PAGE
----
Pastor Terry Jones Calls off Koran Burning, Ground Zero Mosque May Be Moved
A fiery Florida pastor called off his bonfire of Korans today after claiming he has a deal that will move a controversial mosque away from the site of the 9/11 terror attacks, but the Muslim cleric planning the so-called Ground Zero Mosque quickly denied to ABC News that he has agreed to move his project.
Pastor Terry Jones of Gainesville, Fla., emerged from his church in Gainesville, Fla., along with Florida imam Muhammad al-Masri to announce his decision to cancel his Koran burning, saying he viewed the supposed deal as "a sign from God."
The fiery pastor said that Imam Abdel Rauf, the leader behind the Ground Zero mosque in Manhattan, will meet with him in New York on Saturday.
"He has agreed to move it," Jones said referring to the Ground Zero Mosque. "And we have agreed to cancel our event on Saturday."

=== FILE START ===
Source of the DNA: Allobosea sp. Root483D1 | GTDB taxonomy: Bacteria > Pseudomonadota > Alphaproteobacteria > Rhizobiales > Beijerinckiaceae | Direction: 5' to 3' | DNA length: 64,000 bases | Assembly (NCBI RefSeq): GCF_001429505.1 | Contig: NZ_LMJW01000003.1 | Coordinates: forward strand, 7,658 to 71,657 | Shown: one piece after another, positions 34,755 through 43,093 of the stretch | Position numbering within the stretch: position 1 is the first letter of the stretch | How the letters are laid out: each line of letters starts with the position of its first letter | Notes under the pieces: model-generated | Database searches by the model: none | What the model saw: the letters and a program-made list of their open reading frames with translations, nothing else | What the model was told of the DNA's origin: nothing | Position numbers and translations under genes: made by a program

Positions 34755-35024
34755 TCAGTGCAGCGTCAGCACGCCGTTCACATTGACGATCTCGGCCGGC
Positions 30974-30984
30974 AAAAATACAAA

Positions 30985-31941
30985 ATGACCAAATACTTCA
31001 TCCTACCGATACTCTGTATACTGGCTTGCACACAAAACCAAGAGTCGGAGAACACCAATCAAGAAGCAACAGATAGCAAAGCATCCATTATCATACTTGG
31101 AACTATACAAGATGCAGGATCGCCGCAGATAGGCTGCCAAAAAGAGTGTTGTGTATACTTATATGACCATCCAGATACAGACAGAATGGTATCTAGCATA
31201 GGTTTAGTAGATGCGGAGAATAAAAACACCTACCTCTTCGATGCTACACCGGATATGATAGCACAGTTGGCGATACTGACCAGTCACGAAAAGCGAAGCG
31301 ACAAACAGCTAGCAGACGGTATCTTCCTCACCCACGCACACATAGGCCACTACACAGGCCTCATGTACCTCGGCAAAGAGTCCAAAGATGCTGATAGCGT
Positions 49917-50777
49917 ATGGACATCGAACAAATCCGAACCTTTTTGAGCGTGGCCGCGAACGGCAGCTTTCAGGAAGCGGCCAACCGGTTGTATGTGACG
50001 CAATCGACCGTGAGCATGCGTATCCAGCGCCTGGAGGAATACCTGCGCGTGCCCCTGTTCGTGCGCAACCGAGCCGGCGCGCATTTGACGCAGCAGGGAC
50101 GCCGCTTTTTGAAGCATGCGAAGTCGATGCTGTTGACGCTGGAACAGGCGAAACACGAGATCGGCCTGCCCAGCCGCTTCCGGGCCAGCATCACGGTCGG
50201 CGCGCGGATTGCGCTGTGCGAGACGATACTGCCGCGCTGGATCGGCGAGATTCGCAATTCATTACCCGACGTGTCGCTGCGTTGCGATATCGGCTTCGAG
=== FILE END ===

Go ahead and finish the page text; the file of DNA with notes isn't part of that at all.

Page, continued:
"Americans don't want the mosque there and of course Muslims don't want us to burn Korans," said Jones.
Rauf, however, told ABC News that there is no deal.
"I am glad that Pastor Jones has decided not to burn any Korans," Rauf said. "However, I have not spoken with Pastor Jones or Imam Musri. I am surprised by their announcement."
"We are not going to toy with our religion or any other. Nor are we here to barter. We are here to extend our hand to build peace and harmony," he said.
A denial also came from the developer of the property.
"The Muslim Community Center called Park51 in Lower Manhattan is not being moved," read a statement from SoHo Properties, the developer of the community center that is being called the Ground Zero Mosque.
Al-Masri, head of the Islamic Society of Central Florida, brokered the conversation between Jones and Rauf. He told CNN that he spoke with Rauf's wife, Daisy Kahn.
Al-Masri said he thought the planned New York mosque should be moved, saying, "the placement of the mosque near Ground Zero is unnecessary and it has become a clear provocation to many people to be violent against mosques across the nation."